Published: March 16, 2008
Kristy Dailey spent $75 Thursday to fill up the tank on her Dodge Durango at Dodge’s Store on Broad Street.
Dailey said she’s driving less with gas prices topping $3 a gallon and a barrel of oil breaking high record prices daily. Thursday saw a barrel fetching more than $110 in overseas markets.
Rising oil prices can be seen at gas stations around Murfreesboro with gallons ranging in price from $3.05 to $3.20 for regular gasoline.
“You can’t even get half a tank with $20 now,” Dailey said.
“With Easter coming up, and I’ve got family in Atlanta,” she said, “we’re riding down with my brother so we can combine gas money.”
Dailey isn’t alone.
The average Rutherford countian spends 25 minutes in the car commuting to work daily, according to the latest Census Bureau American Community Survey.
Many drive the 30 miles into Nashville, and more are opting for public transportation.
Nashville Metropolitan Transit Authority runs a Relax and Ride route from Murfreesboro to downtown Nashville for $2.50 one way.
“That particular route has seen an increase in ridership in the last few months,” said Patricia Harris-Morehead, MTA communications director.
Between January 2007 and January 2008, monthly riders have increased by one-third from 4,402 to 6,621.
Rover, Murfreesboro’s public transportation, on the other hand, hasn’t seen a significant increase in riders, which Public Transportation Director Bob Nugent attributes to gradual increases in gas prices.
“I know it may be surprising, but we have not noticed an increase that can be directly attributed to gas prices. Transit ridership will usually increase when there are dramatic increases in prices …” Nugent said. “There is, however, a pain threshold that will sooner or later be realized as the prices continue to climb.”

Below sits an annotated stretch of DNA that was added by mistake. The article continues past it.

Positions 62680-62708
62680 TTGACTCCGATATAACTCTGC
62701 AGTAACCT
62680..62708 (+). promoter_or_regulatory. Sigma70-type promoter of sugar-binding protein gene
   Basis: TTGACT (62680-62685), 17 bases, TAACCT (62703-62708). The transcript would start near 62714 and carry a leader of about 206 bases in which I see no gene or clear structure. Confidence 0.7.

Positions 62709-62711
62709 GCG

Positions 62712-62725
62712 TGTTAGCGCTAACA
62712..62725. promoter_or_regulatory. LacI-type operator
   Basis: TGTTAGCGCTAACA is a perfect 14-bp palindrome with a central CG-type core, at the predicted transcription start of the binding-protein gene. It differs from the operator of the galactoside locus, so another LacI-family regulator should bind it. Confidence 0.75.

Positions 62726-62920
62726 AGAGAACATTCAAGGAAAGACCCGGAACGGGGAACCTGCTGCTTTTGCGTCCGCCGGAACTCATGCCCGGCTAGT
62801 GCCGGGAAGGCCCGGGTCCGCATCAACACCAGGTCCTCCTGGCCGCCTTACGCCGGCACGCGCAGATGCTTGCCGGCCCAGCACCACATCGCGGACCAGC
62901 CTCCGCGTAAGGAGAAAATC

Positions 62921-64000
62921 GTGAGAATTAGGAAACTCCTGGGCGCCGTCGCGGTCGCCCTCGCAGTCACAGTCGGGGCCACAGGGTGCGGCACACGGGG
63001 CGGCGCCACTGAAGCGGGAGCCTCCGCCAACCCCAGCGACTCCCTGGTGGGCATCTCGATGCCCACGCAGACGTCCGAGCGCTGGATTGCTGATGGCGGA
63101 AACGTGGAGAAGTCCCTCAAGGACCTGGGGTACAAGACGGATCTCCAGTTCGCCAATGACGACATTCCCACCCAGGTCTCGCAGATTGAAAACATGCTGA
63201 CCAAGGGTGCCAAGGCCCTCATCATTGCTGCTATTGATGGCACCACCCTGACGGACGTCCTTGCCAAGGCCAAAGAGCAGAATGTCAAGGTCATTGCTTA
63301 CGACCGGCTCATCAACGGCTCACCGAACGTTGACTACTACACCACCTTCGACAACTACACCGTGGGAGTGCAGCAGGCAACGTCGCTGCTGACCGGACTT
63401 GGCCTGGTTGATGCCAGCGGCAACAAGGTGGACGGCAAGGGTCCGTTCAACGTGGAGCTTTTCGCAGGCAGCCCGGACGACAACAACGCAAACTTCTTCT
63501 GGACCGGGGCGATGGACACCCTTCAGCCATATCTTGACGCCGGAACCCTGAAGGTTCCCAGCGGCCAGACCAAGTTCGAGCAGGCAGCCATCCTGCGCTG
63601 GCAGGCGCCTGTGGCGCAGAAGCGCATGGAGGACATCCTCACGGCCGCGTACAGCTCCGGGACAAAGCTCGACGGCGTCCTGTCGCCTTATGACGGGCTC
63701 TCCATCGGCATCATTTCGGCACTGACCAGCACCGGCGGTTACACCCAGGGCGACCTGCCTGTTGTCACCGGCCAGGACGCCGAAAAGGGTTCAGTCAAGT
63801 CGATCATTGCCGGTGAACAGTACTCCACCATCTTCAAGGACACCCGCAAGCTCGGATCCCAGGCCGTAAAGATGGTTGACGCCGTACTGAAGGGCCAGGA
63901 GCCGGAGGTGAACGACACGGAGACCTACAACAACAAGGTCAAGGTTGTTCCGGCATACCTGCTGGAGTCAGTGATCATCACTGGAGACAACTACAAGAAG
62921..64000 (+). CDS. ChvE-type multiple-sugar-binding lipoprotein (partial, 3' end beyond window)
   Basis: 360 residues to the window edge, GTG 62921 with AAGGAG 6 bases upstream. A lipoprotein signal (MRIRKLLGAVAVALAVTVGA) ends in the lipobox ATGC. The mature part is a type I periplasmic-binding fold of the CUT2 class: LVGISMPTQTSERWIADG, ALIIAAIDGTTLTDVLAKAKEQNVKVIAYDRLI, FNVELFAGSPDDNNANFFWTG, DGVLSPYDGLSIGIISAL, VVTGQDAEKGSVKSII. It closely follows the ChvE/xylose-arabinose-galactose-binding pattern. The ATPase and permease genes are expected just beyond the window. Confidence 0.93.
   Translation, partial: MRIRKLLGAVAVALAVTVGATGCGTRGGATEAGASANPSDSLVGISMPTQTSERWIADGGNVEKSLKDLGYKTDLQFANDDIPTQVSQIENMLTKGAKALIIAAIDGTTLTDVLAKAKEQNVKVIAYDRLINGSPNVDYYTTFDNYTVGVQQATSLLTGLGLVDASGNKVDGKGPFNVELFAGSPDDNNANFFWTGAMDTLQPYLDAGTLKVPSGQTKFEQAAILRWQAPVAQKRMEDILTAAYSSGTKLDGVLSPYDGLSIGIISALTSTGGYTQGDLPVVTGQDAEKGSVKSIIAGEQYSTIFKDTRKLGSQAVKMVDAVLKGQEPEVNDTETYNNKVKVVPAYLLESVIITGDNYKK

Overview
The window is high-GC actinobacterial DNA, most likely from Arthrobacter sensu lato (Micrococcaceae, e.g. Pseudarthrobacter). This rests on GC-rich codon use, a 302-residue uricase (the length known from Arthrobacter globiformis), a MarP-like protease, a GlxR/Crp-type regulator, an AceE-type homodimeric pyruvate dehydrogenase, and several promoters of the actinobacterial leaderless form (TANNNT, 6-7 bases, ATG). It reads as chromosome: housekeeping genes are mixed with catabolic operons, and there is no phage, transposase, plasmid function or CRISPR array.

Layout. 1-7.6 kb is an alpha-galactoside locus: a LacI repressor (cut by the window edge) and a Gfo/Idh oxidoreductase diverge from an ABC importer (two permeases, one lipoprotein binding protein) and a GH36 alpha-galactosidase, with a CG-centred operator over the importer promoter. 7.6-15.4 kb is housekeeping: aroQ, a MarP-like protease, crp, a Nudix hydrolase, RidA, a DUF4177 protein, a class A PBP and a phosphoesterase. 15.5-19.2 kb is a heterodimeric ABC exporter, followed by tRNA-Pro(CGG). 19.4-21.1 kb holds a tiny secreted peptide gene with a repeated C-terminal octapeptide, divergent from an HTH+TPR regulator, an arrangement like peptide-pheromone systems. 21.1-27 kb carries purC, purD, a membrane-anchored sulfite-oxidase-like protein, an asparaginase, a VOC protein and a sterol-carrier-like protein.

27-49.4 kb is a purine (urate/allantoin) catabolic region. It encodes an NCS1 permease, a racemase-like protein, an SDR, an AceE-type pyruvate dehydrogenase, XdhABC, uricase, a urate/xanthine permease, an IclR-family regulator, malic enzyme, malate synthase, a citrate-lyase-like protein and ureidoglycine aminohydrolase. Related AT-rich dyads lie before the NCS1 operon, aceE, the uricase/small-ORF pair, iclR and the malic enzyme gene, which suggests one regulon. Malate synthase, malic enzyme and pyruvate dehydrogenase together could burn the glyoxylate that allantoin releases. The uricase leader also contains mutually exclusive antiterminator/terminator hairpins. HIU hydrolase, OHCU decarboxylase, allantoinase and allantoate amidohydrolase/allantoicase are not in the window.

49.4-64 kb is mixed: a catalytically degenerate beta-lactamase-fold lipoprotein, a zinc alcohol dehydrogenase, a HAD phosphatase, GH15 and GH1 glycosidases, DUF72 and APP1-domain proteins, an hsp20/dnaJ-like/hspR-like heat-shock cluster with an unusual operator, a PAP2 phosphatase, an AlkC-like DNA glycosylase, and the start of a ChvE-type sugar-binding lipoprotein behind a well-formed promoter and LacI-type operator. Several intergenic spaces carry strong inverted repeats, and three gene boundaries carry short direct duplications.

Nugent then noted that Rover can save drivers around $80 per month, after subtracting bus fare from the average cost of gas and car maintenance.
Drivers are looking for other ways to save money at the pump.
Swifty’s Gasoline on Memorial Boulevard, which has some of the cheapest gas in town, has seen an increase in traffic through its parking lot.
“We’re seeing a lot of people in. We have a lot of repeat customers but a lot of new ones coming in the past week or so,” Manager Jeff Green said, noting about 1,000 cars a day fill up at the station.
Local Kroger stores, which also sell discounted gasoline, haven’t seen fuel sales increase as much as customers taking advantage of other offers, Nashville area Kroger Spokesperson Melissa Eads said.
“We’re really seeing people take advantage of the fuel savings. We’ve also had a lot of customers apply for the Kroger credit card,” she said.
Kroger offers Kroger Plus members a 3-cent discount on gas purchases, a 10-cent discount if customers spend more than $100 on groceries and a 15-cent discount for Kroger credit card holders who spend more than $100 on groceries.
“They’re looking for every way they can to save and they’re taking advantage of those programs,” Eads said.
Dailey is trying to find other ways to save money on gas, like driving less.
“My husband just goes back and forth to work,” she said, noting she does all her shopping at Wal-Mart now because she can get it done there with one stop.
“We’re not getting out as much,” she said.